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Interdisciplinary Graduate Student Conference 2019

Submitted by Michael Neininger on March 20, 2019 - 11:46am
Graduate Student
Residue and Remnants: (re)Presenting Cultural Memory, Contamination, and Destruction

Residue and Remnants: (re)Presenting Cultural Memory, Contamination, and Destruction

“Without remembrance and without the reification which remembrance needs for its own fulfillment and which makes it, indeed, as the Greeks held, the mother of all arts, the living activities of action, speech, and thought would lose their reality at the end of each process and disappear as though they never had been.”

– Hannah Arendt, The Human Condition

As Hannah Arendt intimates, all action, speech, and thought are dependent upon the act of remembering. Indeed, without the remembrance of things past, the present becomes a time and space filled with anxiety, all the more so when the problems surrounding how and what to remember are considered at the level of culture. The interdisciplinary graduate student conference entitled “Residue and Remnants: (re-)Presenting Cultural Memory, Contamination, and Destruction” will investigate the complexities surrounding cultural residues pertaining to the reproduction and erasure of traditions, artistic practices, and mythologies, thus posing questions about what remains and how it has arrived. Answers to these questions have been offered from a multitude of disciplines including, but not limited to: sociology, philosophy, anthropology, political science, drama, history, psychology, comparative literature, philology, and media studies. What narratives and histories dominate the popular imaginary? How have they come to us? How have these legacies been written/performed/expressed? What are the influences that have shaped the stories we tell? What can we learn from that which has survived and where is the place for that which has been erased?

Interdisciplinary Graduate Student Conference, April 5-6

University of Washington, CMU 202/204

Day 1

3:00-3:45 Check-in (Communications Building/CMU 202/204)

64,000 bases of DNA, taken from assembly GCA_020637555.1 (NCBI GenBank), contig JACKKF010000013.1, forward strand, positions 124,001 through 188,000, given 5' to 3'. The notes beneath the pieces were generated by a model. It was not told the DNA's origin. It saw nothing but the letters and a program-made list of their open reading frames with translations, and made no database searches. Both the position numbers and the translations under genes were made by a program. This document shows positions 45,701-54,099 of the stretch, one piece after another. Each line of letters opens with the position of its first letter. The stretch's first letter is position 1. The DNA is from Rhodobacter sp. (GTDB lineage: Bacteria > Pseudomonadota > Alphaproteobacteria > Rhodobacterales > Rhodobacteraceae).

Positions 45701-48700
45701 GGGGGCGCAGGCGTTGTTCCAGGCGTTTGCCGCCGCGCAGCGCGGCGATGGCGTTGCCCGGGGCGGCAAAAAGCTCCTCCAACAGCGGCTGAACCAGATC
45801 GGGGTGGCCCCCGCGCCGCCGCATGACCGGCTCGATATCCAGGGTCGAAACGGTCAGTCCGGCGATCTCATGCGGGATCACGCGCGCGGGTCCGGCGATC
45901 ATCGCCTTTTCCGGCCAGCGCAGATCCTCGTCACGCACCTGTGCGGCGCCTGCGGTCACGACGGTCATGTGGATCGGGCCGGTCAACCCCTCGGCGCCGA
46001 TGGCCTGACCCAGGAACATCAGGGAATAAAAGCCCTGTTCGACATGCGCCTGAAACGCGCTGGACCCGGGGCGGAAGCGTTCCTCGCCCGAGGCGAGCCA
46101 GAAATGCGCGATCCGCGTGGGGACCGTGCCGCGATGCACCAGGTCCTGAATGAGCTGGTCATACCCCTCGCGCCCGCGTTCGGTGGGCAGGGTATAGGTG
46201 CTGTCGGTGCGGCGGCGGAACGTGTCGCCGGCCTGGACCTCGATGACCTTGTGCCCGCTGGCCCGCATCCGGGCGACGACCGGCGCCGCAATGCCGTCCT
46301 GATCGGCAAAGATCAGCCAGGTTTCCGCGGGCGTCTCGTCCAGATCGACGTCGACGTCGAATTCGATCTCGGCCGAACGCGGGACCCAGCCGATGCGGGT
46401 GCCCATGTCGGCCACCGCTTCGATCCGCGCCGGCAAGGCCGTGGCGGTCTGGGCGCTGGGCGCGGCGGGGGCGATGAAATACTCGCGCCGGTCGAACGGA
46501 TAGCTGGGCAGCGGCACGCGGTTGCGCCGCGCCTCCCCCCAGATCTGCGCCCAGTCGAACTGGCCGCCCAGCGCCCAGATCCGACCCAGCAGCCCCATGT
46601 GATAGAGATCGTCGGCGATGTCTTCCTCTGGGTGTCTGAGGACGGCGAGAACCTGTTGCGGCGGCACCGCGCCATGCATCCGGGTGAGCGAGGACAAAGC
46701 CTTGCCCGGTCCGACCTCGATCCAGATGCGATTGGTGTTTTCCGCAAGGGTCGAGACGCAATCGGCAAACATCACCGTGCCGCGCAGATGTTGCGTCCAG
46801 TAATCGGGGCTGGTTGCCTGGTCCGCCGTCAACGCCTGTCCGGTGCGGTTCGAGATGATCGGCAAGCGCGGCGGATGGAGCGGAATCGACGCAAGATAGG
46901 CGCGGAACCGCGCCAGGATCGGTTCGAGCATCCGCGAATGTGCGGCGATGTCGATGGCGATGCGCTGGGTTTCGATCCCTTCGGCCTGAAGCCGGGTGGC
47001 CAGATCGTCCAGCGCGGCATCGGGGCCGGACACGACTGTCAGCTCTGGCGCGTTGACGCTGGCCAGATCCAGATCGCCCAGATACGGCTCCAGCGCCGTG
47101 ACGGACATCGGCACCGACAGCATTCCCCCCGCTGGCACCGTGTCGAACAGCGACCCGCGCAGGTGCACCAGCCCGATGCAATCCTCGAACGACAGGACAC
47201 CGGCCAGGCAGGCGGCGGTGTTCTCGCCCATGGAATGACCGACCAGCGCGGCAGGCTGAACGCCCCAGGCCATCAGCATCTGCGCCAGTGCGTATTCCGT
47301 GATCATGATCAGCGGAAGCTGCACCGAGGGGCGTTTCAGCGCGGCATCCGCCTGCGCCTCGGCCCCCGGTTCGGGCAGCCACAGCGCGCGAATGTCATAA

3:45-4:00 Opening Remarks

4:00-5:30 Keynote Panel

Odai Johnson – Eating the Ottoman: the persistent cultural memory of Crusader cannibalism (4:00-4:20)
Gary Handwerk – Modern Mythic Memory: Criss-Crossing Crusoe (4:20-4:40)
Liina-Ly Roos – The Not Quite Child: Proximate Migration and Transcultural Memory in Nordic Literature (4:40-5:00)

5:30-6:30 Dinner Reception

Day 2

8:00-8:45 Breakfast (Communications Building/CMU 202/204)

8:45-10:15

Panel 1: (Re)making Mythology

Moderator: Brad Harmon

Speaker 1: Connie Amundson, University of Washington, “Reimagining Nordic Mythologies of Healing”

Speaker 2: Liane Sponberg, California State University Long Beach, “Fierce Fairy Tales: Recycling and Rewriting Cultural Norms”

Speaker 3: Mariana Pini, Universidade Estadual de Campinas, “The Conservative Filtering of Classics: A Brazilian Case”

Speaker 4: Emma Murray, University of Victoria, “The Myth of the Heavenly Hundred: From Ordinary Ukrainians to Revolutionary Martyrs”

10:15-10:30 Break

10:30-12:00

Panel 2: RuiNation and Memory

Moderator: Rogerio de Melo Franco

Speaker 1: Brad Harmon, University of Washington, “Cinema After Auschwitz: Remnants of Nazism in Roy Andersson’s Guilty Welfare State”

Speaker 2: Adam Davis, University of California Davis, “TBD”

Speaker 3: Alexander Kofod-Jensen, Karlstadt University, “TBD”

Speaker 4: Braden Russell, University of Victoria, “The Pervasiveness of Austria’s First Victim Myth within National Holocaust Memorialization

12:00-1:15 Lunch

1:15-3:00

Panel 3: Memory and Mediation in Transnational Contexts

Moderator: Connie Amundson

Speaker 1: Sanjana Kumari, Ambedkar University Delhi, “With the Invisibilized, Wrinkled Residues: Beyond ‘Development’ by Coming Together in Abandonment, Death and Healing”

Speaker 2: Gustavo Segura, University of California Davis, “Remedying/Remediating the Past: Media, Memory, and the Case of Chile’s ‘Caravan of Death’”

Speaker 3: Ahmad Nadalizadeh, University of Oregon, “Rhythms of Memory: Towards a Poetics of Recollection in Mehdi Akhavan-Sales”

Speaker 4: Juana Torralbo, University of Missouri, “Genauso deutsch wie Özdamar und Tawada”

Speaker 5: Fillipe Augusto Galeti Mauro, University of São Paulo
and the University of Paris III, Sorbonne Nouvelle, “Landscapes of Memory: Resonances of the Proustian Style in the Novels of Cyro dos Anjos, Jorge Andrade, and Pedro Nava”

3:00-3:15 Break

3:15-4:45

Panel 4: Performing Memory

Moderator: Matt Straus

Speaker 1: Carlos Salazar, University of Washington, “Gods, Monsters, and Lividness: The Caribbean Carnival as a Medium for Cultural Negotiation”

Speaker 2: Shadow Zimmerman, University of Washington, “The Invisible Impact of Menander and Residues of Character”

Speaker 3: Jonathan Rizzardi, University of Washington, “‘I’ll intermingle everything he does’: Othello’s Desdemona as a Paradigm for Early Modern Transnational Interconnectivity”

Speaker 4: Taylor Twadelle, University of Hawaii, “Art, Media and Assembly: Performing Historical Memory”

4:45-5:00 Break

5:00-5:45 Summary Roundtable

5:45-7:00 Closing Remarks & Reception (w/ wine, beer, and small plates)

Interdisciplinary Graduate Student Conference, April 5-6

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